The Rich Tapestry Of English


My partner is a Kiwi, and although we share a common language, sometimes struggles with the confusing reference-laden complexity of ‘English’ English. The English language is meant to be flexible and absorbent, and contains more French, Latin and rhyming slang than one would imagine, but it’s also peppered with pop-culture shorthand.

The latter sometimes enter immediately into the language, like ‘Chav’, meaning working class, a word appearing in the late 1990s which may be derived from the theatrical slang ‘chavy’ meaning ‘child’ or from Romany ‘chavi’ meaning ‘woman’.

Others are double-rhymed slangwords, like ‘doing a Michael’, meaning Michael Caine, as in ‘caning it’ (going too fast, esp. drugs) which is probably rhyming slang from ‘pain’. In fairly common usage is ‘Fatboy’ = ‘Slim’ = ‘gym’. What was once Cockney seems to have spread throughout the country. I still tend to say ‘whistle’ instead of ‘suit’ and ‘Ruby’ instead of ‘curry’, but have a few Polari words up my sleeve for boys’ nights out.

Many short-term phrases hang around for decades. Monty Python added a huge number of phrases to the language, from ‘and what it is, which is mine’ (from the ‘Ann Elk’ sketch) to ‘splitters!’ and ‘He’s a very naughty boy’ (‘Monty Python And The Holy Grail’).

But there are other sayings which at first defy explanation. My mother used to say ‘He’s as dim as a Toc-H lamp’. The Toc H was a Christian charity which used to have a dim yellow Alladin’s lamp as its emblem. She also said ‘A la naafi’, meaning casual, from the Navy, Army Air Force Institutes method of dining.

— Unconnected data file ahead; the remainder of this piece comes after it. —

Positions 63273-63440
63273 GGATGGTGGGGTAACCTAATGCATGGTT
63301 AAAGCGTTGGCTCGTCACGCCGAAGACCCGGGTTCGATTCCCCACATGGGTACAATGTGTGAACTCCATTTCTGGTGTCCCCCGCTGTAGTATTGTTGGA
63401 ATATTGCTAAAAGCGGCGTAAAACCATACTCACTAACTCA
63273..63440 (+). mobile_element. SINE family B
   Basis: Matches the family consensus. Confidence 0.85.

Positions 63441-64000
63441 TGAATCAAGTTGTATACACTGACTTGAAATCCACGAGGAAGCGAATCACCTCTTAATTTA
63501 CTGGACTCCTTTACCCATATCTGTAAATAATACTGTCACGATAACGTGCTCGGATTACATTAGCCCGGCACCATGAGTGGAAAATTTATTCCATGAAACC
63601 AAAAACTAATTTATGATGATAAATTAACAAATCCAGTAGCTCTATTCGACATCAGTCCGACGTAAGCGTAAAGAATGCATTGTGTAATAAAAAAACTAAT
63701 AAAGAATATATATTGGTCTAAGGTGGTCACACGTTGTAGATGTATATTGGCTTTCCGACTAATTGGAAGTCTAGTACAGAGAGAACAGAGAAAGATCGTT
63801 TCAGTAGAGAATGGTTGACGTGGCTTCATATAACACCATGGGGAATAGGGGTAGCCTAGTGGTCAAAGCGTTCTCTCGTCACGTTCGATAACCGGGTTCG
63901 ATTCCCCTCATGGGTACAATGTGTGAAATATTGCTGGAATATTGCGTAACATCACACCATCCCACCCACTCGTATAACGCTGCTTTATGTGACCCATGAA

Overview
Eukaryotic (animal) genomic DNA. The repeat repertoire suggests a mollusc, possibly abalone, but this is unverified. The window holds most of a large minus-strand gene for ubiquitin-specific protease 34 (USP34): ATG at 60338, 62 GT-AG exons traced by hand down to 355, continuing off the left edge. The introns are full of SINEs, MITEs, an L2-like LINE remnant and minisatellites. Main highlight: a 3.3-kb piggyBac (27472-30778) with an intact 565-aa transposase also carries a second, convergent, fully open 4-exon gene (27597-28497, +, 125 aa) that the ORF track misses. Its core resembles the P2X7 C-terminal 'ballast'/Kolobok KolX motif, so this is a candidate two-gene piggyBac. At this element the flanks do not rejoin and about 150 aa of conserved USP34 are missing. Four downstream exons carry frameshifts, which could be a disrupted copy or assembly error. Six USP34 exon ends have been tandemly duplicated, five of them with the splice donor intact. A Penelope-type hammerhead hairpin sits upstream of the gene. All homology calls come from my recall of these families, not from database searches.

Intonation also makes a difference. To greet someone with ‘Oh hello’, you exaggerate the vowels to get the minor character actor Charles Hawtrey”s greeting in Carry On films, which implies ‘What a surprise to see you here.’ Mike Leigh’s films have provided a good source of catchphrases, from ‘Aye, aye, it’s started, Sue’ in ‘Abigail’s Party’ to the whiny ‘You all right, darlin?’ from ‘Secrets & Lies’.

There’s plenty of recent slang in use, too. ‘Britneys’ = Spears = beers, ‘Harry Big Button’ – cheap electrical goods, and ‘to wallace’ – Wallace & Gromit = vomit. After that, popular language gets ruptured along lines of ethnicity, locality and tribes. European residents are apparently less mobile than their US counterparts, which means that terminology can literally vary from one street to the next.

In the interest of enriching the language, all strange overheard examples here, please!

18 comments on “The Rich Tapestry Of English”